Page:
Lachine is an old working-class suburb of Montreal, located at the western end of the Lachine Canal. It’s like a bizarre country town lost in the industrial grime of the big city. Near the canal, twentieth-century duplexes sidle up to nineteenth-century cottages. The stop signs read “Stop” instead of “Arrêt.”
The atmosphere is that of provincial Quebec yet, somewhat unexpectedly, Lachine is diverse. Its main street is kept alive — though barely — but an eclectic mix of immigrant shopkeepers. On its west end is a French bakery run by a Cambodian man who commutes all the way from St. Michel. Nearby, a Somali couple from the West Island keep a halal butcher. Anglophone blacks sell Carribbean groceries. A Russian man deal used records. Across from the IGA supermarket, another grocery store caters to growing numbers of mainland Chinese.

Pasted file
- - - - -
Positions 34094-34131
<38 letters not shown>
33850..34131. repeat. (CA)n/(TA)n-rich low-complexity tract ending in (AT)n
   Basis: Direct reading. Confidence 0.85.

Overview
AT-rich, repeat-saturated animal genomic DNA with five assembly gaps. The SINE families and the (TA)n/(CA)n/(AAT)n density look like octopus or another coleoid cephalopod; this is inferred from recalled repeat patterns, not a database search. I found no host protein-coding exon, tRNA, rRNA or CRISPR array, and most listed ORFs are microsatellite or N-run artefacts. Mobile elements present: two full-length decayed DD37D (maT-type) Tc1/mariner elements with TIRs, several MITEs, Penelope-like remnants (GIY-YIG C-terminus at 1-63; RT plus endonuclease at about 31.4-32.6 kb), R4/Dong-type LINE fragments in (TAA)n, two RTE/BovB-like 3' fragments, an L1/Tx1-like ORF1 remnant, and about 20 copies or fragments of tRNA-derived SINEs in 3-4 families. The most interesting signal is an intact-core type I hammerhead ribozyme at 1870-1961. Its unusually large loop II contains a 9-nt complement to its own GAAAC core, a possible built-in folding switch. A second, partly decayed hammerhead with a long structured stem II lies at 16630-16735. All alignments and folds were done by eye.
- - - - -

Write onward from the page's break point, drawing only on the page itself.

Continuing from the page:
Most surprising of all is a labyrinthine junk store run by an old couple from Texas. Their thick accents belie the fact that they’ve lived in Lachine for more than 30 years. For whatever reason, I have a much harder time of conceiving of Texan immigrants in Montreal I do Chinese, Somali or Cambodian immigrants. Not just in Montreal, but in Lachine, a place that exists beyond the imagination of pretty much anyone who does not live there.
Tags: Exploring the City, Montreal